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Li Zhao: Point Person in Iowa-China Trade

June 2, 2017

A Guangxi native fell in love with the US heartland and found business success.

When Xi Jinping made a return visit to Iowa in February 2012, Zhao Li had the privilege of listening to his speeches on two separate occasions and shaking hands with him.

"I felt so proud and moved when I listened to his speech in such close proximity," Zhao said of Xi, who was vice-president at the time.

Zhao is the co-founder and president of Iowa China Group, a West Des Moines-based business that helps Iowa companies looking to enter the Chinese market and Chinese companies seeking investment opportunities in Iowa.

Since establishing Iowa China Group in 2010, Zhao has led many businesspeople from Iowa to China. Through those trips, Zhao helped them forge friendships and business deals with Chinese.

With Zhao's help, Stine Seed Co in Adel, Iowa, the world's largest private seed company, successfully entered the China market.

"Now China has become its largest market outside of the US. They export a variety of corn seeds to China," Zhao said.

So far, Zhao has helped in the trading of more than 60 lines of products between China and Iowa and has become an authority on Iowa-China business relations.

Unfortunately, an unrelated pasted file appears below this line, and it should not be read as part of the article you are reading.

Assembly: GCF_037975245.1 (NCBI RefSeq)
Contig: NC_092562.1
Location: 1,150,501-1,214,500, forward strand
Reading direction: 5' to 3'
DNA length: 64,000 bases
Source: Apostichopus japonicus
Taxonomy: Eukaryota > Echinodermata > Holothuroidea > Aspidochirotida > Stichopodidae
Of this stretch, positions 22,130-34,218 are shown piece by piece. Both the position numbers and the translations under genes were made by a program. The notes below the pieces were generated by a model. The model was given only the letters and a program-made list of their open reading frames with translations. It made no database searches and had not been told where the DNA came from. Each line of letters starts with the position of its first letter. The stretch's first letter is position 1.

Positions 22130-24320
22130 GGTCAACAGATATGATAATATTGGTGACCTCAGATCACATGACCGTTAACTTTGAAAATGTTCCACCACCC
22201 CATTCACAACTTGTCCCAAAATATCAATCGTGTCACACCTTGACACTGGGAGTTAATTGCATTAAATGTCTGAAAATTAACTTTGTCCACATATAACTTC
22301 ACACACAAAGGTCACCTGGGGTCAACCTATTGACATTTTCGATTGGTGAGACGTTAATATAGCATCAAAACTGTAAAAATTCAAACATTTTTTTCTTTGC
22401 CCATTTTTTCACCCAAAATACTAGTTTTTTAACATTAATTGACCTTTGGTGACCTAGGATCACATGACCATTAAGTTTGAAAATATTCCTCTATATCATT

Zhao initially started her business to focus on helping Iowa businesses export to China. However, Chinese investors started to trickle into Iowa for opportunities after Xi's visit in 2012.

Zhao shifted gears and widened her business scope to also help Chinese investors find opportunities in Iowa. In recent years, she has helped numerous Chinese companies negotiate deals, from a tomato greenhouse to a pork farm.

"I think Chinese interest in Iowa has not yet reached a critical mass," Zhao said, disclosing that there are quite a few deals being negotiated.

That critical mass might come soon with Iowa Governor Terry Branstad now the US ambassador to China, Zhao said. Visibly more Chinese individuals and companies are making trips to Iowa this year. She sometimes receives several Chinese groups in a busy week.

Also, Branstad's successor as Iowa governor, Kim Reynolds, will lead an agricultural trade mission to China from July 19-28. On the trip, Iowa will pitch its farm products, such as corn, pork and soybeans.

"Personal relationships and friendships are significant in the Chinese culture, and if Iowa farmers want to be the main supplier of choice to China's 1.4 billion people, one of the world's biggest customers, that's where we'll go," Reynolds said on Tuesday.

"To help Chinese companies to succeed in Iowa will be my focus for the next three years," said Zhao, who has a close working relationship with Iowa state government and local businesses.

Zhao came to Des Moines in 2008 through her previous job with the multinational Dutch banking company Rabobank Group. Iowa's capital city was where she met and married Justin Mandelbaum, who runs a real estate development, acquisition and management firm. Together, they formed China Iowa Group.

Growing up in Nanning, Guangxi Zhuang autonomous region, Zhao never dreamed that one day she would call a US Midwest city her home. However, her thirst for wider skies destined her to go far in life.